Endangered Species and the ARTCORE Newsletter

The June/July issue of ARTCORE is now available FREE AS ALWAYS at ARTCORE
This issues Featured Interview is with Rick Cannizzaro
“I have been creating art ever since I can remember, back to when I was a little child. That joy, the memory of a child creating a picture still inspires me today.”
Read the entire interview here

Articles included
Speaking the “Lingo” of Oil Painting Artists
Being able to speak the language of the arts can be helpful if you are ever want to commission a painting and need to converse with the artist. The artist will also find the following definitions beneficial in expanding their fine art vocabulary.

The Pastel Painting Process
Pastels are one of the purest and richest forms of art mediums. They have more pigment and less binder than any other medium. As any pastelist will tell you, it is almost like painting with pure, unadulterated color.

Paul Gauguin – An Art Movement Founder
Post-Impressionist artist Eugene Henri Paul Gauguin was known for his color experimentations.
Read More

And as always look for free Art Books, downloads, art contests, answers to your questions,
and a whole lot more.

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Mesh Coated Surface Acrylic Painting

I have been experimenting with my painting surface as an extension of my steel mesh sculpture. Lately I have adhered fiberglass mesh, the kind used for screen doors, to wood panels. I prime the surface with gesso after adhering the the mesh and end up with a very different support.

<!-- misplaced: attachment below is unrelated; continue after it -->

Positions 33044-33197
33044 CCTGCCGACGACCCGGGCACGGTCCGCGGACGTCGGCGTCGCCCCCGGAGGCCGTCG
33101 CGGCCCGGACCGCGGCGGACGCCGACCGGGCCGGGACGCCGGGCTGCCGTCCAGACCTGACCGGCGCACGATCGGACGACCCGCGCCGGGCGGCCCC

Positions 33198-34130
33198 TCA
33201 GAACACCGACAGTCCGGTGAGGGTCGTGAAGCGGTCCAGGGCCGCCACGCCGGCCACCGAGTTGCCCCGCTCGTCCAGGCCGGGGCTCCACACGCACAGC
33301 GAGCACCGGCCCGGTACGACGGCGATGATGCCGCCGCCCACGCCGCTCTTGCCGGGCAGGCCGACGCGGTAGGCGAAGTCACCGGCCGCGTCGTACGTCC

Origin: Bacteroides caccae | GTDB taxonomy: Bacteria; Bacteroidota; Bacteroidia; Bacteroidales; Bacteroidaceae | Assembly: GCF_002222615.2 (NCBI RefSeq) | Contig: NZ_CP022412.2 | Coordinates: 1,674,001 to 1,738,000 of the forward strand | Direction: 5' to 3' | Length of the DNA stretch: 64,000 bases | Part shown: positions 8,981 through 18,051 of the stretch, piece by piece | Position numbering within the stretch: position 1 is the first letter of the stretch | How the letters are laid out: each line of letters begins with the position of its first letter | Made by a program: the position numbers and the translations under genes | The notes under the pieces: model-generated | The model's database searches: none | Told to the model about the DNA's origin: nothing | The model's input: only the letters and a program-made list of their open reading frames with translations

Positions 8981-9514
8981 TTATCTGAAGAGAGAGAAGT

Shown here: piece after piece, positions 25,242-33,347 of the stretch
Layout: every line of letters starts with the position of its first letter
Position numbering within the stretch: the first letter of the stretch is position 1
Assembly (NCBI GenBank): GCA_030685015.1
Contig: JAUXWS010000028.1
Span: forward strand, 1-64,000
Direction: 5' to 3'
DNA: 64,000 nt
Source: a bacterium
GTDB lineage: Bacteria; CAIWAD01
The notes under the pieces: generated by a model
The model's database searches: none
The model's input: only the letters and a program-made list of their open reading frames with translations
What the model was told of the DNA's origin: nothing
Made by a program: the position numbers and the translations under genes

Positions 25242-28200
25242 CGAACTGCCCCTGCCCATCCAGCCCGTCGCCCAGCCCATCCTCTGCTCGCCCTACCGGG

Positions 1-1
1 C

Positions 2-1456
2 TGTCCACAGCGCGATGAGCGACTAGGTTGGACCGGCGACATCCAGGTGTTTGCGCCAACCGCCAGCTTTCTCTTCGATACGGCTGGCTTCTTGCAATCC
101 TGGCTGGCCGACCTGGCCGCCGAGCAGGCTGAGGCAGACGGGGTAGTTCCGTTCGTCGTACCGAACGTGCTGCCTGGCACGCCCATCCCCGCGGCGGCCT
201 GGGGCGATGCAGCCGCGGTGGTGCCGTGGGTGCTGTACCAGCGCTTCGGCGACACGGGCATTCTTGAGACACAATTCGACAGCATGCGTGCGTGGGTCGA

This painting was inspired by shadows on the curtains in my kitchen.







 This painting was inspired by the shadow across the kitchen table. It is aptly named Morning Coffee. It was recently on display at the Larimar Art Center in Palatka, Fl.






I have also done a number of landscapes in this style. I hope to have them displayed in this blog soon.

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Strappo Art Printmaking


I have recently had the opportunity to reform a friendship with an artist I knew in Levittown, NY. Harold Garde was a subtle art influence in my early development. His daughter and I were high school friends which led to hanging out at each other’s homes.  This of course put me in contact with her father Harold. After high school we again crossed paths in art classes he taught at the local community college.